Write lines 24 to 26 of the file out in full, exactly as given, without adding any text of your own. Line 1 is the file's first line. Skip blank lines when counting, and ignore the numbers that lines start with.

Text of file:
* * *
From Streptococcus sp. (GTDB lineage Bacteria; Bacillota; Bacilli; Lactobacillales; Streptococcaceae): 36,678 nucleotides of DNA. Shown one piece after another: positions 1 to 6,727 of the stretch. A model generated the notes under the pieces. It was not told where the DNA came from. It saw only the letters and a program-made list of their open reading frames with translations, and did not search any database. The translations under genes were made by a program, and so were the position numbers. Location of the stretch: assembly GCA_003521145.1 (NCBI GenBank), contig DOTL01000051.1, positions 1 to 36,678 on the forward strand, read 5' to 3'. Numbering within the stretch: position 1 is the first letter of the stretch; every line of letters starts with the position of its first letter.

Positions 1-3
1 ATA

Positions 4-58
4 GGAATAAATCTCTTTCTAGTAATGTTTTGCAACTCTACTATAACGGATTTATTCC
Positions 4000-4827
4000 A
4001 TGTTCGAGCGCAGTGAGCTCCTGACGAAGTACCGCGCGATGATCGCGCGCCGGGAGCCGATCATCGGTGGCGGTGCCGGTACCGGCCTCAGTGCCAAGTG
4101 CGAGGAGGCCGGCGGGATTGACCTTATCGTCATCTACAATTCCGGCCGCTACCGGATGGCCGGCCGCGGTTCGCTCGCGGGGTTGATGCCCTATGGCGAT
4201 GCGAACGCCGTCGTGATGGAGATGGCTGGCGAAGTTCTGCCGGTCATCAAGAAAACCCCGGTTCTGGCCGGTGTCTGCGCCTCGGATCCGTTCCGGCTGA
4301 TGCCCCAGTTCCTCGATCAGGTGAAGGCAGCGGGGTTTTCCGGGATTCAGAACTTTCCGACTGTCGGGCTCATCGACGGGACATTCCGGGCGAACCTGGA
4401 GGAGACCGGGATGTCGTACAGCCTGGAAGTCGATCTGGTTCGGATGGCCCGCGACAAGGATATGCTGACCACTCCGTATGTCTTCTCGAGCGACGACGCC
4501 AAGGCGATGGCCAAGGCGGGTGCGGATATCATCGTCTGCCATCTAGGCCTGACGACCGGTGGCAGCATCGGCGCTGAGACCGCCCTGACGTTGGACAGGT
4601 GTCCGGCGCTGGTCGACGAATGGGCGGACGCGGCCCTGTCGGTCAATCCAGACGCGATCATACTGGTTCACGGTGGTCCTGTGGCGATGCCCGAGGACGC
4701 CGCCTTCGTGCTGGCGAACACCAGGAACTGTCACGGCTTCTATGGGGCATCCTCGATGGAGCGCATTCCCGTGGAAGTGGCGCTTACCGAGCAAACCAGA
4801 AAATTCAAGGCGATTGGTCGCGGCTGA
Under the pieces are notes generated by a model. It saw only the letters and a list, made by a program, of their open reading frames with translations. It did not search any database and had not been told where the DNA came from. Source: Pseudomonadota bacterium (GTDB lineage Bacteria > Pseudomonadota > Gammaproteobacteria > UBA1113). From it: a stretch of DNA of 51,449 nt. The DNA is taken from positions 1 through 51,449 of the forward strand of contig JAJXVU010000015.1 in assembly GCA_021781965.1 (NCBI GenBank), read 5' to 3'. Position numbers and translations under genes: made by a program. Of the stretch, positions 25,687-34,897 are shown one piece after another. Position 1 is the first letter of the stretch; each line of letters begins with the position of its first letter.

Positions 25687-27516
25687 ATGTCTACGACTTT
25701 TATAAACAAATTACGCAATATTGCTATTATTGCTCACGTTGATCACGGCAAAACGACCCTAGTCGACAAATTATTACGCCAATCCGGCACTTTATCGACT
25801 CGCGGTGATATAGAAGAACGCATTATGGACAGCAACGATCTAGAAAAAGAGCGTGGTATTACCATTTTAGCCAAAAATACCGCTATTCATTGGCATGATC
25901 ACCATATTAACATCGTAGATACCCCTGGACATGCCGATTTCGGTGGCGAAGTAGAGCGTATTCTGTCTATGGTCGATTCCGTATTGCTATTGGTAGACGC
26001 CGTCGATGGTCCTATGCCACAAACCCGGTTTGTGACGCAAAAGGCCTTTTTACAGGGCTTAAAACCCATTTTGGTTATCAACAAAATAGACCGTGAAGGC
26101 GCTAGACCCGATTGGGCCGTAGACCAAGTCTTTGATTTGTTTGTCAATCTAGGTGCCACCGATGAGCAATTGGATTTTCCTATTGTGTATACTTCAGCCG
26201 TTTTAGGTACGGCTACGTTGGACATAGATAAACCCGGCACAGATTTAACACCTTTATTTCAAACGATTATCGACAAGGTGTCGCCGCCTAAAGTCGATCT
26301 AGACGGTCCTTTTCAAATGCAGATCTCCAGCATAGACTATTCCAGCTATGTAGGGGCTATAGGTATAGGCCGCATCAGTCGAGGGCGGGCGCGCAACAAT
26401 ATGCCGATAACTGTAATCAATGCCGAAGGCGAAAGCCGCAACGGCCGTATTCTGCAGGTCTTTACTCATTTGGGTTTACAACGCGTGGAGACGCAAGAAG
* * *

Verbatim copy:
26101 GCTAGACCCGATTGGGCCGTAGACCAAGTCTTTGATTTGTTTGTCAATCTAGGTGCCACCGATGAGCAATTGGATTTTCCTATTGTGTATACTTCAGCCG
26201 TTTTAGGTACGGCTACGTTGGACATAGATAAACCCGGCACAGATTTAACACCTTTATTTCAAACGATTATCGACAAGGTGTCGCCGCCTAAAGTCGATCT
26301 AGACGGTCCTTTTCAAATGCAGATCTCCAGCATAGACTATTCCAGCTATGTAGGGGCTATAGGTATAGGCCGCATCAGTCGAGGGCGGGCGCGCAACAAT